Containerized Data Importer (or CDI for short), is a data import service for Kubernetes designed with KubeVirt in mind. Thanks to CDI, we can now enjoy the addition of DataVolumes, which greatly improve the workflow of managing KubeVirt and its storage.
What it does
DataVolumes are an abstraction of the Kubernetes resource, PVC (Persistent Volume Claim) and it also leverages other CDI features to ease the process of importing data into a Kubernetes cluster.
DataVolumes can be defined by themselves or embedded within a VirtualMachine resource definition, the first method can be used to orchestrate events based on the DataVolume status phases while the second eases the process of providing storage for a VM.
How does it work?
In this blog post, I’d like to focus on the second method, embedding the information within a VirtualMachine definition, which might seem like the most immediate benefit of this feature. Let’s get started!
For testing DataVolumes, I’ve spawned a new OpenShift cluster, using dynamic provisioning for storage running OpenShift Cloud Storage (GlusterFS), so the Persistent Volumes (PVs for short) are created on-demand. Other than that, it’s a regular OpenShift cluster, running with a single master (also used for infrastructure components) and two compute nodes.
We also need CDI, of course, CDI can be deployed either together with KubeVirt or independently, the instructions can be found in the project’s GitHub repo.
Last but not least, we’ll need KubeVirt to run the VMs that will make use of the DataVolumes.
Enabling DataVolumes feature
As of this writing, DataVolumes have to be enabled through a feature gate, for KubeVirt, this is achieved by creating the kubevirt-config ConfigMap on the namespace where KubeVirt has been deployed, by default kube-system.
Let’s create the ConfigMap with the following definition:
--- apiVersion: v1 data: feature-gates: DataVolumes kind: ConfigMap metadata: name: kubevirt-config namespace: kube-system
$ oc create -f kubevirt-config-cm.yml
Alternatively, the following one-liner can also be used to achieve the same result:
$ oc create configmap kubevirt-config --from-literal feature-gates=DataVolumes -n kube-system
If the ConfigMap was already present on the system, just use
oc edit to add the DataVolumes feature gate under the data field like the YAML above.
If everything went as expected, we should see the following log lines on the virt-controller pods:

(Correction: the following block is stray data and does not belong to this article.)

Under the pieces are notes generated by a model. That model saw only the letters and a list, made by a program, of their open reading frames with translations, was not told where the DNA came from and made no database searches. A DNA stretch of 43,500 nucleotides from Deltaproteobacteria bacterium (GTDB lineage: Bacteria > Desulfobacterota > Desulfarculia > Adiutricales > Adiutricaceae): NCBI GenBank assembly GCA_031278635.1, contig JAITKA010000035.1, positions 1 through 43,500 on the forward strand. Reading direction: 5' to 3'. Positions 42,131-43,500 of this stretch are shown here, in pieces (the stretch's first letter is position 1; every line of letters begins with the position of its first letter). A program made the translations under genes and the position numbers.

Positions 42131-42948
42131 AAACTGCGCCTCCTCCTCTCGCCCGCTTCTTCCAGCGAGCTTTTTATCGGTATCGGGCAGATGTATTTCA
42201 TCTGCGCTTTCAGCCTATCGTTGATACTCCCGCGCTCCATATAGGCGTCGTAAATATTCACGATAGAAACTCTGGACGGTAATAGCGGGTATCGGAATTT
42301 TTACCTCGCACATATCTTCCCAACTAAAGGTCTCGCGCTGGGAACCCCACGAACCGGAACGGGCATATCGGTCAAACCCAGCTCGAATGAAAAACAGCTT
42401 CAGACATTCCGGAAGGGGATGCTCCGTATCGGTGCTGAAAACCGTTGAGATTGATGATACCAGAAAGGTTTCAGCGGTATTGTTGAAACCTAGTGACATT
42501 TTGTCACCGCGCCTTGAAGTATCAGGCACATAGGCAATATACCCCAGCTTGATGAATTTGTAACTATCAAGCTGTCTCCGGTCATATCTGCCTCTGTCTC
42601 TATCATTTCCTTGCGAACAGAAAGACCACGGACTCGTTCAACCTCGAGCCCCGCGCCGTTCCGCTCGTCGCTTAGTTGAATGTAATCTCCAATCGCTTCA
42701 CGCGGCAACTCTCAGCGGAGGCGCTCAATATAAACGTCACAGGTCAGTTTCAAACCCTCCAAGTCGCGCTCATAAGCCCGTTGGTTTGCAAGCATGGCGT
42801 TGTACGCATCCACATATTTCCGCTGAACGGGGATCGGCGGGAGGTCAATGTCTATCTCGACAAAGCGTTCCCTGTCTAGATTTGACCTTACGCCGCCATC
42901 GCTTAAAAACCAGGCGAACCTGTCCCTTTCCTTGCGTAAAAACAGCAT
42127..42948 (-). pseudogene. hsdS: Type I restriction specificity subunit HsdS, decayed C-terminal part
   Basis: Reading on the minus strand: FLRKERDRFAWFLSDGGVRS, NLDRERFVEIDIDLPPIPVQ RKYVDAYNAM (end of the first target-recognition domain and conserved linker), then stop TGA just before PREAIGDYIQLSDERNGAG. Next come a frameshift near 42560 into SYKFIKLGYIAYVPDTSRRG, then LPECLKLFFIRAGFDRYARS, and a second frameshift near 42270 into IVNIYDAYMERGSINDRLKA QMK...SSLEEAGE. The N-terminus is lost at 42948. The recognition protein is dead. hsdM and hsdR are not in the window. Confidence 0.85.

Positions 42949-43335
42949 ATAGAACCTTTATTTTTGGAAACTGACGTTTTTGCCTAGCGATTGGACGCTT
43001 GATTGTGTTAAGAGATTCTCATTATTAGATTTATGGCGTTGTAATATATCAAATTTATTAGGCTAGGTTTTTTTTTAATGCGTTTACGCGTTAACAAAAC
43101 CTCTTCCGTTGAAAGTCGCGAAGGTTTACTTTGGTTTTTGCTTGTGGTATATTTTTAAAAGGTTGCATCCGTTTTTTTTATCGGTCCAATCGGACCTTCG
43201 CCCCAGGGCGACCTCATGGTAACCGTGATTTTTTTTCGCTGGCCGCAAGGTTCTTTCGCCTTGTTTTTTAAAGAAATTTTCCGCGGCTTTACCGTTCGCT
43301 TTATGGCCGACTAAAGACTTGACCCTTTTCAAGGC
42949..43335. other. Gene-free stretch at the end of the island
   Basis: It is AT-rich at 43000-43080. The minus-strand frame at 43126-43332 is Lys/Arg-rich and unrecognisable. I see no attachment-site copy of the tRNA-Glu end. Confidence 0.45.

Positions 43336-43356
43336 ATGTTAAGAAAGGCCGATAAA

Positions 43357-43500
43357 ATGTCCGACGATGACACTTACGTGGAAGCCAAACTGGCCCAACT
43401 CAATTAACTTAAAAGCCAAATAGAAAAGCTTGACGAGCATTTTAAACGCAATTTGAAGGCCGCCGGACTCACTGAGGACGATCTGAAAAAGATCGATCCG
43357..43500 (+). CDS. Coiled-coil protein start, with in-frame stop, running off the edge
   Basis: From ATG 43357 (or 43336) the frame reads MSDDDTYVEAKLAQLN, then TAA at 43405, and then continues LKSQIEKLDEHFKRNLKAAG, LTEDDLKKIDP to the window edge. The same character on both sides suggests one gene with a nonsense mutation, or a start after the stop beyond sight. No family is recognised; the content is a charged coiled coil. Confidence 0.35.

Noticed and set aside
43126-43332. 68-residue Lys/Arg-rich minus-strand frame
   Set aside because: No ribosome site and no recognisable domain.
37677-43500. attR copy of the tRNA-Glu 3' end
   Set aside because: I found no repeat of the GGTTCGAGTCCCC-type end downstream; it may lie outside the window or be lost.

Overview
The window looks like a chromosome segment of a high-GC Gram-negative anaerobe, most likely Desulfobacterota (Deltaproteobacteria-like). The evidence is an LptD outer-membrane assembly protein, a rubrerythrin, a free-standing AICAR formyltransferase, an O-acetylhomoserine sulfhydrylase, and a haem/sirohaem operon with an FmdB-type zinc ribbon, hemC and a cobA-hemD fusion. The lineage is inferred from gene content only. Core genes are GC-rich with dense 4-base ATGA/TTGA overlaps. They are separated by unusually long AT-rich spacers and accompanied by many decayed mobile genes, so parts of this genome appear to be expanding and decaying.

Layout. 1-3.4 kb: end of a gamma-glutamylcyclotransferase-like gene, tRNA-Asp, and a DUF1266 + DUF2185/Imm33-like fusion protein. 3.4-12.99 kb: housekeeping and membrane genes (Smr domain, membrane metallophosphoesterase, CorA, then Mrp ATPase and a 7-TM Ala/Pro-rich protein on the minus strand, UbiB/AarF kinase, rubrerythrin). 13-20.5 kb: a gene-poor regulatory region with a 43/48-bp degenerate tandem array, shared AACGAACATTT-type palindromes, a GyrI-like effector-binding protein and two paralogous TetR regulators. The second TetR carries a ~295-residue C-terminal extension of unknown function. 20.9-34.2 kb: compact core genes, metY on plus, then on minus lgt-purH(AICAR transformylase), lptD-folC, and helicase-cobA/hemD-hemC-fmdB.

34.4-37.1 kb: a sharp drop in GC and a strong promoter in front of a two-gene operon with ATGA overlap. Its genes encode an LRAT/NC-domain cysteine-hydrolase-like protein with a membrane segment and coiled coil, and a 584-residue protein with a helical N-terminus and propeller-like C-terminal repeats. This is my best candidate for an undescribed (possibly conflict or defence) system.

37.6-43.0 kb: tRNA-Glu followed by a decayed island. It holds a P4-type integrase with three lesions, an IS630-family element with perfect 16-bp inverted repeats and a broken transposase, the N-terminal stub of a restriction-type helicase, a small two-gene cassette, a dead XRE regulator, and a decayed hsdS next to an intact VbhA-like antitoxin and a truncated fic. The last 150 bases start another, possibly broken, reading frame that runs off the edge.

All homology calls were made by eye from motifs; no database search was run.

level=info timestamp=2018-10-09T08:16:53.602400Z pos=application.go:173 component=virt-controller msg="DataVolume integration enabled"
NOTE: It’s worth noting the values in the ConfigMap are not dynamic, in the sense that virt-controller and virt-api will need to be restarted, scaling their deployments down and back up again, just remember to scale it up to the same number of replicas they previously had.
Creating a VirtualMachine embedding a DataVolume
Now that the cluster is ready to use the feature, let’s have a look at our VirtualMachine definition, which includes a DataVolume.
apiVersion: kubevirt.io/v1alpha2 kind: VirtualMachine metadata: labels: kubevirt.io/vm: testvm1 name: testvm1 spec: dataVolumeTemplates: - metadata: name: centos7-dv spec: pvc: accessModes: - ReadWriteOnce resources: requests: storage: 10Gi source: http: url: "https://cloud.centos.org/centos/7/images/CentOS-7-x86_64-GenericCloud.qcow2" running: true template: metadata: labels: kubevirt.io/vm: testvm1 spec: domain: cpu: cores: 1 devices: disks: - volumeName: test-datavolume name: disk0 disk: bus: virtio - name: cloudinitdisk volumeName: cloudinitvolume cdrom: bus: virtio resources: requests: memory: 8Gi volumes: - dataVolume: name: centos7-dv name: test-datavolume - cloudInitNoCloud: userData: | #cloud-config hostname: testvm1 users: - name: kubevirt gecos: KubeVirt Project sudo: ALL=(ALL) NOPASSWD:ALL passwd: $6$JXbc3063IJir.e5h$ypMlYScNMlUtvQ8Il1ldZi/mat7wXTiRioGx6TQmJjTVMandKqr.jJfe99.QckyfH/JJ.OdvLb5/OrCa8ftLr. shell: /bin/bash home: /home/kubevirt lock_passwd: false name: cloudinitvolume
The new addition to a regular VirtualMachine definition is the dataVolumeTemplates block, which will trigger the import of the CentOS-7 cloud image defined on the url field, storing it on a PV, the resulting DataVolume will be named centos7-dv, being referenced on the volumes section, it will serve as the boot disk (disk0) for our VirtualMachine.
Going ahead and applying the above manifest to our cluster results in the following set of events:
- The DataVolume is created, triggering the creation of a PVC and therefore, using the dynamic provisioning configured on the cluster, a PV is provisioned to satisfy the needs of the PVC.
- An importer pod is started, this pod is the one actually downloading the image defined in the url field and storing it on the provisioned PV.
- Once the image has been downloaded and stored, the DataVolume status changes to Succeeded, from that point the virt launcher controller will go ahead and schedule the VirtualMachine.
Taking a look to the resources created after applying the VirtualMachine manifest, we can see the following: